Altar Valley land ownership patterns are a driving force behind collaborative conservation projects. Around 80% of the watershed is divided between 19 agricultural operations, primarily ranches, ranging from 10,000 to 70,000 acres. The ranches are composed of private or Pima County reserve lands in combination with State Trust land or federal leased land.
The State of Arizona is the largest land owner in the watershed, managing 294,000 acres or 48% of the valley to produce revenue for the Arizona State Trust beneficiaries, including the state’s school system. Most State Trust lands are leased primarily for livestock grazing.
The Buenos Aires National Wildlife Refuge occupies about 20% of the watershed, with a little over 117,000 acres.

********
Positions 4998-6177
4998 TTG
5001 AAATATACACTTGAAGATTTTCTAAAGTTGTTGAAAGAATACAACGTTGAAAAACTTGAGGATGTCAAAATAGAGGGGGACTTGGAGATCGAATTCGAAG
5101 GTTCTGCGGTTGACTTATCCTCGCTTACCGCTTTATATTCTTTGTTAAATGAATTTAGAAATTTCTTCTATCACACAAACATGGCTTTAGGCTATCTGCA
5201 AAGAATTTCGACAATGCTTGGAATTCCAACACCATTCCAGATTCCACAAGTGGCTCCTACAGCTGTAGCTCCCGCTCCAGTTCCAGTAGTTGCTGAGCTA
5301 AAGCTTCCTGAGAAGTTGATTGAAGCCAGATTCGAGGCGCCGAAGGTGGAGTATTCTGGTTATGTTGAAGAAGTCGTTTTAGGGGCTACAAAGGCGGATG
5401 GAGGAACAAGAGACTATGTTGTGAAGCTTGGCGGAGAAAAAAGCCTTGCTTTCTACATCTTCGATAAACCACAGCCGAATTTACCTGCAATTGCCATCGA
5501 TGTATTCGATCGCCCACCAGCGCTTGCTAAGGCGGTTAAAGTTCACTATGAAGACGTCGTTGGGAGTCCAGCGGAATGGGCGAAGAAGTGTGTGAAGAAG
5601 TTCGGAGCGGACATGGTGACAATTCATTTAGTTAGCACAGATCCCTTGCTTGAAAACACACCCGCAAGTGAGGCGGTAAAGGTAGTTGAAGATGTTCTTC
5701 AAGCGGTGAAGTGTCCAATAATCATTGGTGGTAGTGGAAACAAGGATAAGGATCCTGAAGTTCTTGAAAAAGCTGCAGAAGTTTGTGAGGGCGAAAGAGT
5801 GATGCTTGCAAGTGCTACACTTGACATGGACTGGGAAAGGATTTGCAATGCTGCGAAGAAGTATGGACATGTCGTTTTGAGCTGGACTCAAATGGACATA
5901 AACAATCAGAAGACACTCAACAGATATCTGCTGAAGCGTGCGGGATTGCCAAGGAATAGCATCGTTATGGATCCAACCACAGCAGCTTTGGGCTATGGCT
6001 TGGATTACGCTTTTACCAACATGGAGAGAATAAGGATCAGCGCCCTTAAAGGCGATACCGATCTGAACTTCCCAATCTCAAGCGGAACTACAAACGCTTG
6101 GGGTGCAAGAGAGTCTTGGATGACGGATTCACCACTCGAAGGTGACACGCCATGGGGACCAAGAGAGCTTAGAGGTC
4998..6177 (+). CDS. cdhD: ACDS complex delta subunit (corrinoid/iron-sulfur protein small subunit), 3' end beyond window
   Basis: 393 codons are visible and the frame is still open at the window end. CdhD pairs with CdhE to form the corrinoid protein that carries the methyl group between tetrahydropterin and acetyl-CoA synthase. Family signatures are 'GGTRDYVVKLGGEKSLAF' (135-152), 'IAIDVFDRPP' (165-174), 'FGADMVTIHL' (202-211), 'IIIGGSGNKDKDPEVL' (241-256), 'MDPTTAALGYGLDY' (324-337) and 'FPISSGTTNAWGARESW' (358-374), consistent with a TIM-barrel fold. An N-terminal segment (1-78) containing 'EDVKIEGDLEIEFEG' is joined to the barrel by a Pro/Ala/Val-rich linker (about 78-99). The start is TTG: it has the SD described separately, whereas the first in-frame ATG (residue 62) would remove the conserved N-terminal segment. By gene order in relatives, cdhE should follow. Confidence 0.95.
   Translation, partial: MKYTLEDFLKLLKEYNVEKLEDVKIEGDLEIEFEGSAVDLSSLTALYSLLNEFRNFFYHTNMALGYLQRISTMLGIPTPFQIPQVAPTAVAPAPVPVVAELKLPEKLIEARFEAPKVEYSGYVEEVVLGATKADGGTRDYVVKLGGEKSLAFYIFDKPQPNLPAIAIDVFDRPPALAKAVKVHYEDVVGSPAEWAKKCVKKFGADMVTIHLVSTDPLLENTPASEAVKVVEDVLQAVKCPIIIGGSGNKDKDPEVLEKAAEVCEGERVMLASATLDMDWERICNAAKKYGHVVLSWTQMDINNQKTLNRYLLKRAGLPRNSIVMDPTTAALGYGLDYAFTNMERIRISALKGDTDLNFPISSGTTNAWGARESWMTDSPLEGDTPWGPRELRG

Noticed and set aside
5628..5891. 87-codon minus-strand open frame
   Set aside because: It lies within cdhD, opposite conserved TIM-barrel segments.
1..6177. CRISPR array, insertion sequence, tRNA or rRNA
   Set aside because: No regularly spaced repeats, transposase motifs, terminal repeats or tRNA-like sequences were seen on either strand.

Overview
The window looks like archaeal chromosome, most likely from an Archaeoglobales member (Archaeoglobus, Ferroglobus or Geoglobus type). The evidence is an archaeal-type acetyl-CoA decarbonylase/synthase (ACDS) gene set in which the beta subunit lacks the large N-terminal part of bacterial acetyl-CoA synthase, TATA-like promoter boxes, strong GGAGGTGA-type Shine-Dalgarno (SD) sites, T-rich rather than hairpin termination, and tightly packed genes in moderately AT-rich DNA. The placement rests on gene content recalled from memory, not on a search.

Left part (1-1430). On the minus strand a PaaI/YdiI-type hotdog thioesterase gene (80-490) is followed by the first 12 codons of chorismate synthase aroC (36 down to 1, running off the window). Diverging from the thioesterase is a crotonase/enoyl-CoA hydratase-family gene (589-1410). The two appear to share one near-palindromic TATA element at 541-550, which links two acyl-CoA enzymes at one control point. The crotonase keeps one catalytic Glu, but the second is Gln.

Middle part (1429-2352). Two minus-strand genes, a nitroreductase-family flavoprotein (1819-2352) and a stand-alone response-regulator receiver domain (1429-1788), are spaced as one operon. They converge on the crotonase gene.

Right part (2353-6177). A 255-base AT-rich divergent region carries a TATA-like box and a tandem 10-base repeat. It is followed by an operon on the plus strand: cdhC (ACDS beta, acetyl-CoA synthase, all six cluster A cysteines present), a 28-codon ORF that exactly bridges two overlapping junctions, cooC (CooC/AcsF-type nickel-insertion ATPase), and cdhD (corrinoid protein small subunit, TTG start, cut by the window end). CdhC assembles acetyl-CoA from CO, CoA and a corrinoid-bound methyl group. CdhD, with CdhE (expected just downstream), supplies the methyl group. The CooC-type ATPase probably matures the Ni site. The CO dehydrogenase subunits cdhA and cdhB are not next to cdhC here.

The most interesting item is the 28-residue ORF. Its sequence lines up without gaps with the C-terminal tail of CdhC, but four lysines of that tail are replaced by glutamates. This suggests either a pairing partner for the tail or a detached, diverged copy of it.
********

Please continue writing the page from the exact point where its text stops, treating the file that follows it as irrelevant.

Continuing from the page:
A small amount of Coronado National Forest land, around 85,000 acres or 14% of the watershed, is located at the southeastern tip of the valley. The US Bureau of Land Management administers about 24,000 acres or 3.9 % of the watershed, including Baboquivari Peak and Coyote Wilderness areas.
A small portion of Tribal land administered by the Schuk Tauk District of the Tohono O’odham Nation is located on the southern end of the watershed.
Finally, Pima County has emerged as a major partner in the Altar Valley, with ownership and management interest in over 200,000 acres of private and leased land. These lands were purchased by Pima County between 2004 and 2010 in support of the Sonoran Desert Conservation Plan, and are part of Pima County’s Maeveen Behan Conservation Lands System.